An audit of the Hawaii Employees' Retirement System could have been a road map for investment management reform. Instead, the audit, conducted by the state auditor, succumbed to some shortcomings similar to those for which it criticized the $7 billion pension fund.
The audit reveals a lack of sophistication in the review, and a chance to answer important questions for Hawaii and other funds was lost.
However, it does raise some substantive questions about the way investment management and pension consulting are carried out, not only at Hawaii, but at other large pension funds. For example, it raised the issue of the potential conflicts of interest at pension consulting firms that also consult with money management organizations, an issue that has been raised before but bears revisiting.
All these issues are worth examining, but the way the Hawaii audit was conducted damaged its credibility.
Marion M. Higa, state auditor, made a mistake in contracting with New England Pension Consultants Inc., Cambridge, Mass., for assistance in auditing the system. That arrangement put NEPC in the position of assessing a competitor, Callan Associates Inc., San Francisco, the system's consultant.
As the system's trustees and staff pointed out in a rebuttal to the audit, NEPC "was an unsuccessful competing bidder" for assignment as consultant to the Hawaii system, while NEPC also "regularly competes" with Callan for consulting engagements with other public pension funds. For those reasons alone the firm should not have been hired to assist in the audit.
In fact, too often the audit fails to provide the details or evidence of the practices it criticizes. For example, it criticizes the system's "delay in terminating an underperforming investment manager that employs the former administrator of ERS," referring to 3Bridge Capital LLC, San Francisco. It later adds that delay "may have cost the pension fund as much as $128 million." But the audit doesn't detail how it arrived at the $128 million.
The audit was critical of the system's reliance on recommendations from its consultant, especially the lack of competitive bidding for investment management services. "There is no requirement or practice of opening up the search process to managers outside the consultant's database," the audit notes.
The audit found 85% of the recommended money managers "have disclosed financial relationships with" the system's consultant, suggesting a potential conflict of interest. But the audit doesn't explore such ramifications, or other search processes in detail. The rebuttal, by the trustees and staff, notes the system's search process remains the prevailing standard with public funds. But that isn't necessarily a defense in light of potential conflicts.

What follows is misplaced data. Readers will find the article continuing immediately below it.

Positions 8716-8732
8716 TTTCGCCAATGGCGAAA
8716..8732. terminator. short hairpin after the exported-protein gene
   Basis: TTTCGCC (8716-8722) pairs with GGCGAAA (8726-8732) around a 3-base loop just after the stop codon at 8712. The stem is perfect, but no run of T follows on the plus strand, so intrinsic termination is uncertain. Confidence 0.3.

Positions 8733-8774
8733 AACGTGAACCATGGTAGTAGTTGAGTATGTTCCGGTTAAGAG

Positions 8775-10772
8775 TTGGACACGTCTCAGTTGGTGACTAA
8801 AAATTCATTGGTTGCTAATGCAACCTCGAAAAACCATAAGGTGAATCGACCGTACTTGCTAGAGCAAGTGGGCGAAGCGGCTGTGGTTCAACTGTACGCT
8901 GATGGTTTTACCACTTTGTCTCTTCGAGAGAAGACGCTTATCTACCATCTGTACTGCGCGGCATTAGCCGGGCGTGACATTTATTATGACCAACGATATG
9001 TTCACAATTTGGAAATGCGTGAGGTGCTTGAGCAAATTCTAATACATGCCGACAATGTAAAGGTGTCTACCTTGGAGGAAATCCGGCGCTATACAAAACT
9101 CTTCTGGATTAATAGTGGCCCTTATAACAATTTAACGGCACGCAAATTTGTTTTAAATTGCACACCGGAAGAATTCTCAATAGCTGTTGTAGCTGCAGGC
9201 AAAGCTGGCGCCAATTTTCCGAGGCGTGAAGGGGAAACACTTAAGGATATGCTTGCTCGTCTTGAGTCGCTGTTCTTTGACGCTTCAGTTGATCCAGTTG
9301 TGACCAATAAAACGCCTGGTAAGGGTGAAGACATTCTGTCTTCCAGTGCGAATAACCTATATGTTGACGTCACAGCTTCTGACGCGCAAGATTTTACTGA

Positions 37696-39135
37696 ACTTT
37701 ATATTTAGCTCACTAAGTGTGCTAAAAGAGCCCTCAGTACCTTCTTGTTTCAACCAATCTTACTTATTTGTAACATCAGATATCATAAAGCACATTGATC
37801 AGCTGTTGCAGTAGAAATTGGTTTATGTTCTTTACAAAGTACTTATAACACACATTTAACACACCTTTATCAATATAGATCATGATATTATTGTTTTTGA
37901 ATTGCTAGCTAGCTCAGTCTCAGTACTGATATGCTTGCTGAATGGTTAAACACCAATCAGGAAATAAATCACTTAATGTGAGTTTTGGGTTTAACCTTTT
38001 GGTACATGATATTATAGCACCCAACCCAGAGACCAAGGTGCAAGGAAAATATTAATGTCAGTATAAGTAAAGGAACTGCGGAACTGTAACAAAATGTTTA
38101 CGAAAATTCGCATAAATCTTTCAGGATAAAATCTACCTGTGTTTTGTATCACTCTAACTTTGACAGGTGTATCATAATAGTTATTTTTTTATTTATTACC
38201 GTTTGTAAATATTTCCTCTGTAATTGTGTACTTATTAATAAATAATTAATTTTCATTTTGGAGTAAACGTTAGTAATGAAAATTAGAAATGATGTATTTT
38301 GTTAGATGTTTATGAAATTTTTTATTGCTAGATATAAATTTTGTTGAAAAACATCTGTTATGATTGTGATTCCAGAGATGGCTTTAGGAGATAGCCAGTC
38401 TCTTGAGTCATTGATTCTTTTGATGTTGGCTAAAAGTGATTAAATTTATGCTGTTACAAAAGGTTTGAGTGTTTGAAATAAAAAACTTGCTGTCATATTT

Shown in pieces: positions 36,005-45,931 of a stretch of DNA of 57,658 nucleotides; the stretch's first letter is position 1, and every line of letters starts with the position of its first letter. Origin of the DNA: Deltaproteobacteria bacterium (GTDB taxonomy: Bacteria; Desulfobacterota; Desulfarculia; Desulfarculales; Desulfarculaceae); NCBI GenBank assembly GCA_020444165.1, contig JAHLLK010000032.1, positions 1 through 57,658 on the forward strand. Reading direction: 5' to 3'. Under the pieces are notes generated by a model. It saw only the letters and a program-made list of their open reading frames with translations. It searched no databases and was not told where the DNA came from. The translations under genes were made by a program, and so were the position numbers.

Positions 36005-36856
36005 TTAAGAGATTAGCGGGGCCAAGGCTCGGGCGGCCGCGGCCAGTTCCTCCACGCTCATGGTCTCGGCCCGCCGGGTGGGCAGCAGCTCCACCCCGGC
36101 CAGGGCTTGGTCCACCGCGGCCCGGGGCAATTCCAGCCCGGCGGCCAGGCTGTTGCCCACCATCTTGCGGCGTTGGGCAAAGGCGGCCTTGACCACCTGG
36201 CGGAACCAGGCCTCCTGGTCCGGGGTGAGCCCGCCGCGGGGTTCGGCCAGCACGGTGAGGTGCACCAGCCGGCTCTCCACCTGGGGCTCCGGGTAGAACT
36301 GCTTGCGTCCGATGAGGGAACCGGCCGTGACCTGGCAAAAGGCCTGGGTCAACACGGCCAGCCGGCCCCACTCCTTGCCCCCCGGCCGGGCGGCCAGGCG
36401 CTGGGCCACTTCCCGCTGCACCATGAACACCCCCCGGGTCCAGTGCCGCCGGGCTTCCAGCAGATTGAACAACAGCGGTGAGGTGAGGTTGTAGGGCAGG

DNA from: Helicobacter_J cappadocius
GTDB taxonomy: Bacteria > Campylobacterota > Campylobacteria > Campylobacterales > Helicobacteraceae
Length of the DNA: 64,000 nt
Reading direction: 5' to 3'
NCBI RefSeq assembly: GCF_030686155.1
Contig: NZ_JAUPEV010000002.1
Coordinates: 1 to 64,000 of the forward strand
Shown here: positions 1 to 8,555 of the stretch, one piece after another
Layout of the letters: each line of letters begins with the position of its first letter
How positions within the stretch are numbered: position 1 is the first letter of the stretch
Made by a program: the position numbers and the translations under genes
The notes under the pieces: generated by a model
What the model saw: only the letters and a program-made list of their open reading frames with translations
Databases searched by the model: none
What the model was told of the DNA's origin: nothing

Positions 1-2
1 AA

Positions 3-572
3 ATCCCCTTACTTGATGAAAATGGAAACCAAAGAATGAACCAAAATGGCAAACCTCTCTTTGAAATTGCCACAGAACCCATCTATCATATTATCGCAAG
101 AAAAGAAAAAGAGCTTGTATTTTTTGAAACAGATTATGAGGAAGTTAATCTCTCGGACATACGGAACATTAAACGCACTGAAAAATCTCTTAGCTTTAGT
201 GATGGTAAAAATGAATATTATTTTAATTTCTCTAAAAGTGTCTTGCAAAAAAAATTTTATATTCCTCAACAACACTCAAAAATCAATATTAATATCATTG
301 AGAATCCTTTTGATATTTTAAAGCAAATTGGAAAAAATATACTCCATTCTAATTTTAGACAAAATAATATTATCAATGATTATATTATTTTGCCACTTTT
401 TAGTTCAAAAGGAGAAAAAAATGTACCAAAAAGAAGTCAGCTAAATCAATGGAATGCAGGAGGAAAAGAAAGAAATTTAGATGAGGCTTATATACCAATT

The audit raises these issues, and others involving investment, to conclude that trustees "failed to properly manage the beneficiaries' assets." It found the system's total investment return for the five years ended June 30 ranked in the bottom 15% compared with other public retirement systems. But it fails to examine whether this was because of poor manager selection, poor asset allocation, or poor investment policy choices.
It seems critical of some long-term relationships the system has, stating the system "retained 13 investment managers for more than 15 years." But it gives no perspective of the managers' performance to help determine whether this longevity is good or bad.
The trustees' rebuttal, however, gives little information on how the board is dealing with issues such as consulting conflicts of interest, which might compromise manager evaluations.
Clearly the system has had subpar performance. But the audit makes it hard to generate any immediate policy changes. You don't need an audit to reveal the system's poor investment performance numbers. You need it to identify the causes and suggest solutions.
If the Legislature and governor expect to improve the performance of the Hawaii system, they should work from within the system, looking especially at the trustees, including how they are appointed, how competent they are, how they can be replaced. Trustees must take the blame for the poor performance and the way the system has been run.